Sunday Jazz Brunch with Bob Perkins

Sunday, 9:00 am To 1:00 pm

"B.P. with the G.M." (Bob Perkins with the Good Music) brings his swinging weeknight approach to Sunday brunch time. Four hours of genuine jazz will put a smile on your face and make you a regular listener.

During a recent interview, saxophone great Larry Mckenna was right on target when he shared that often in other cities, when people found out he was from Philadelphia, they’d ask him if he knew fellow Philadelphia  saxophone great Bootsie Barnes. 

Bootsie Barnes, a tenor saxophonist and bandleader who set a rigorous standard for hard bop, presiding as a master and mentor in his hometown of Philadelphia, died on Wednesday at Lankenau Medical Center in Wynnewood, Pa. He was 82.

When a dynamic figure in any walk of life departs, writers and just plain folks, usually try to recall certain events about the departed in which they may have been involved, or heard about.

February 24, 2020. Late in 2018, trumpeter Joe Magnarelli released his latest record, If You Could See Me Now. Curious title—might Magnarelli have been slyly foreshadowing his forthcoming appearance on WRTI’s NPR Live Sessions series? Anything’s possible. Though it’s much more plausible that the album takes its name from the iconic tune Tadd Dameron composed for Sarah Vaughan in 1946.

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When I was a kid growing up in South Philly, there was an older fellow down the block who was trying to play an alto saxophone. He wasn't doing well at it.

If you're looking for BP with the GM, never fear, Bob Perkins is still here! He's back on the radio starting on January 2nd, 2020 at 6 PM.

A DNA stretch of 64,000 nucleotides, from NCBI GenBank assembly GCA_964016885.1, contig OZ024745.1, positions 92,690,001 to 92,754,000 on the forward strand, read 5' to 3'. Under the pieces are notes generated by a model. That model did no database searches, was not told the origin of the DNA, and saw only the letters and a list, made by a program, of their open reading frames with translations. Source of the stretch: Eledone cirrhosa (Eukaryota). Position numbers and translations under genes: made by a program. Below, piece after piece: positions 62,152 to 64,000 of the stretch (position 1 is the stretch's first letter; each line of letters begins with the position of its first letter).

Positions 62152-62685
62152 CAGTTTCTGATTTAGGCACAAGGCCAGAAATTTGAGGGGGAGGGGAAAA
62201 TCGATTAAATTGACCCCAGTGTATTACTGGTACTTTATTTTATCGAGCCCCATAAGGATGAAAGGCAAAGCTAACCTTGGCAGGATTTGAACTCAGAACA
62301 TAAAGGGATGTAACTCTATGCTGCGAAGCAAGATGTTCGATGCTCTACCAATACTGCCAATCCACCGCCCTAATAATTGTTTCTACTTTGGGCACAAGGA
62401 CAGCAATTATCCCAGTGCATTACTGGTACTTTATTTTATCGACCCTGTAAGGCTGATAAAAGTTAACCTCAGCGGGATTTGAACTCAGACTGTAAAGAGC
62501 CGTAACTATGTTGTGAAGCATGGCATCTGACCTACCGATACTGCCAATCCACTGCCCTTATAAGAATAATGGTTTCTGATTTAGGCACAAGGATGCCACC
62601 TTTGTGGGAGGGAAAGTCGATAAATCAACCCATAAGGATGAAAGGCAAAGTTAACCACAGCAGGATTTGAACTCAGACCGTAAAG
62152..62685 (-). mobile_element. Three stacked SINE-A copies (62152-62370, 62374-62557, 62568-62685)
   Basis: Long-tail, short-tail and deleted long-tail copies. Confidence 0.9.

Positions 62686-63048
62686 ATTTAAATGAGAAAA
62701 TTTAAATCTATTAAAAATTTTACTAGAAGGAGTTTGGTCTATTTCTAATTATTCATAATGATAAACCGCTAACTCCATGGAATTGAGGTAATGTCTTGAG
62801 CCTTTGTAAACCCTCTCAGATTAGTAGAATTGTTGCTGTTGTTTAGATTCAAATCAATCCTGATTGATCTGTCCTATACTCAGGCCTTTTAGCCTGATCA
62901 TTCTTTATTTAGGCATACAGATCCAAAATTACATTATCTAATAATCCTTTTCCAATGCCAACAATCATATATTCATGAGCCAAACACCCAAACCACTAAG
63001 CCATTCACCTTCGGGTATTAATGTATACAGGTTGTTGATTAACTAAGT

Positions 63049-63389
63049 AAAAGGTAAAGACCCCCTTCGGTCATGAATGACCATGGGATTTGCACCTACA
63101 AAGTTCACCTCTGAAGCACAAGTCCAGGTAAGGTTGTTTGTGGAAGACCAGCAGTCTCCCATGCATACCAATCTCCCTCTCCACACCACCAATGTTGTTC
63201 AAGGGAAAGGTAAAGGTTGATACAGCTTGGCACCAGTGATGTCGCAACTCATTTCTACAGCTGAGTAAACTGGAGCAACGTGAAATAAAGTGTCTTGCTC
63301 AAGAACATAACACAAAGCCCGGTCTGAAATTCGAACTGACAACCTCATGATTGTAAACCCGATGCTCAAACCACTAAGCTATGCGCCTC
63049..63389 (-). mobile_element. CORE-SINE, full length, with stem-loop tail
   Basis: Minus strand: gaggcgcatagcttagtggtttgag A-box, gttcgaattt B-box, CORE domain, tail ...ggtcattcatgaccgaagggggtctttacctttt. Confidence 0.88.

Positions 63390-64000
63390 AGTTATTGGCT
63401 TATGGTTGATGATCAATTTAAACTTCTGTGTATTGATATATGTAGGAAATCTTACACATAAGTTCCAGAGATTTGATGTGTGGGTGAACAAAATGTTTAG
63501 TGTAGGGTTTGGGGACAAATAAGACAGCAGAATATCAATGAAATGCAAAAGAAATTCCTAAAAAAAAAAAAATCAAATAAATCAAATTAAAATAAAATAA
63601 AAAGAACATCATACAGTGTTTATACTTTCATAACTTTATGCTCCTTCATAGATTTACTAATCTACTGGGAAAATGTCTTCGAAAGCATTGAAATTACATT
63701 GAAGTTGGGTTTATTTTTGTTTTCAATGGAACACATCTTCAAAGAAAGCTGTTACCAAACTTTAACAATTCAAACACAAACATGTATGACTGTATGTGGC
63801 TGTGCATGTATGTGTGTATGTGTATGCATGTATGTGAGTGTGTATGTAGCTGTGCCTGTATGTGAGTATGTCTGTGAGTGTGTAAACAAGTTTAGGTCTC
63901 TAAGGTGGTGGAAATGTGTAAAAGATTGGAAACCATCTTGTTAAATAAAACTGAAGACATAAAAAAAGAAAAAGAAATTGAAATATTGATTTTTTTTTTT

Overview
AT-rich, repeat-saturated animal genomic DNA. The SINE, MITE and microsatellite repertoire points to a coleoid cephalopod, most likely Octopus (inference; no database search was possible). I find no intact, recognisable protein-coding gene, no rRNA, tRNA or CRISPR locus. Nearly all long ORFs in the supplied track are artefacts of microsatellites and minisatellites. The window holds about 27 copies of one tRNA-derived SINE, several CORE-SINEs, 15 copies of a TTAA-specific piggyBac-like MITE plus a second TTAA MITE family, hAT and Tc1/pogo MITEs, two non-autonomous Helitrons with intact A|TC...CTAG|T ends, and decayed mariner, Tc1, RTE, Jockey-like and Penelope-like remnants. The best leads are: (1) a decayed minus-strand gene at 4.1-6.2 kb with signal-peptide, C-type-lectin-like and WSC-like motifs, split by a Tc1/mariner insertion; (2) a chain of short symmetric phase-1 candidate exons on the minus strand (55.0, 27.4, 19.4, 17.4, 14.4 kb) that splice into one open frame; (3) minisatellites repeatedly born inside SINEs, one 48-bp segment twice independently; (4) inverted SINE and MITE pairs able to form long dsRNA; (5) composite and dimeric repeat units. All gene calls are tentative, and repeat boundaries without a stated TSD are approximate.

September 23, 2019. Imagine Sting playing just one more sold-out gig with Stewart Copeland and Andy Summers as The Police. Or maybe Alexander Hamilton and George Washington getting together to teach the new country they built how to say goodbye, just "one last time."

"I don't believe America was founded to be one dimensional," pianist Cyrus Chestnut asserts. "It's various different people coming together, quote unquote, to develop something hip."

April is Jazz Appreciation Month, and WRTI is celebrating throughout the month with music that showcases one of the most magical and innovative years of jazz—1959, which was 60 years ago.

Winold Reiss/Wikpedia Commons

Langston Hughes, an enduring icon of the Harlem Renaissance, is best-known for his written work, which wedded his fierce dedication to social justice with his belief in the transformative power of the word. But he was a music lover, too, and some of the works he was most proud of were collaborations with composers and musicians.

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